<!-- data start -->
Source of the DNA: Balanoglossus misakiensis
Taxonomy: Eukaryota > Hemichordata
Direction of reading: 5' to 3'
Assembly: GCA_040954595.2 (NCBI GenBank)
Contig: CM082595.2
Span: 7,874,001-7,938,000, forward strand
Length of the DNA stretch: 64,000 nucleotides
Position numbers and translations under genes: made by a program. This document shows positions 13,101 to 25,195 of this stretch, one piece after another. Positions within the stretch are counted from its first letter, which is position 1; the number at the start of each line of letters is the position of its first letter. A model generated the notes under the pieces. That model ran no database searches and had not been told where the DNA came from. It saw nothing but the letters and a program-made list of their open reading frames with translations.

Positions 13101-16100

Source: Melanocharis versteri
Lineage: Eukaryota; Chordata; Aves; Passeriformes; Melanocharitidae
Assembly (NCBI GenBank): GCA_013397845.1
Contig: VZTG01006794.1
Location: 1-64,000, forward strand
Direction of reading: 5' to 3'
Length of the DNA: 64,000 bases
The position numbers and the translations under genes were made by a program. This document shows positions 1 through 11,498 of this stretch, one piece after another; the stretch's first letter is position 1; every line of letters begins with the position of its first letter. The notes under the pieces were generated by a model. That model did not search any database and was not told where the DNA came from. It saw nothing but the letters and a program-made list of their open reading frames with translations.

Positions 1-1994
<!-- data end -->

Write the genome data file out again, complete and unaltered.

Source of the DNA: Balanoglossus misakiensis
Taxonomy: Eukaryota > Hemichordata
Direction of reading: 5' to 3'
Assembly: GCA_040954595.2 (NCBI GenBank)
Contig: CM082595.2
Span: 7,874,001-7,938,000, forward strand
Length of the DNA stretch: 64,000 nucleotides
Position numbers and translations under genes: made by a program. This document shows positions 13,101 to 25,195 of this stretch, one piece after another. Positions within the stretch are counted from its first letter, which is position 1; the number at the start of each line of letters is the position of its first letter. A model generated the notes under the pieces. That model ran no database searches and had not been told where the DNA came from. It saw nothing but the letters and a program-made list of their open reading frames with translations.

Positions 13101-16100

Source: Melanocharis versteri
Lineage: Eukaryota; Chordata; Aves; Passeriformes; Melanocharitidae
Assembly (NCBI GenBank): GCA_013397845.1
Contig: VZTG01006794.1
Location: 1-64,000, forward strand
Direction of reading: 5' to 3'
Length of the DNA: 64,000 bases
The position numbers and the translations under genes were made by a program. This document shows positions 1 through 11,498 of this stretch, one piece after another; the stretch's first letter is position 1; every line of letters begins with the position of its first letter. The notes under the pieces were generated by a model. That model did not search any database and was not told where the DNA came from. It saw nothing but the letters and a program-made list of their open reading frames with translations.

Positions 1-1994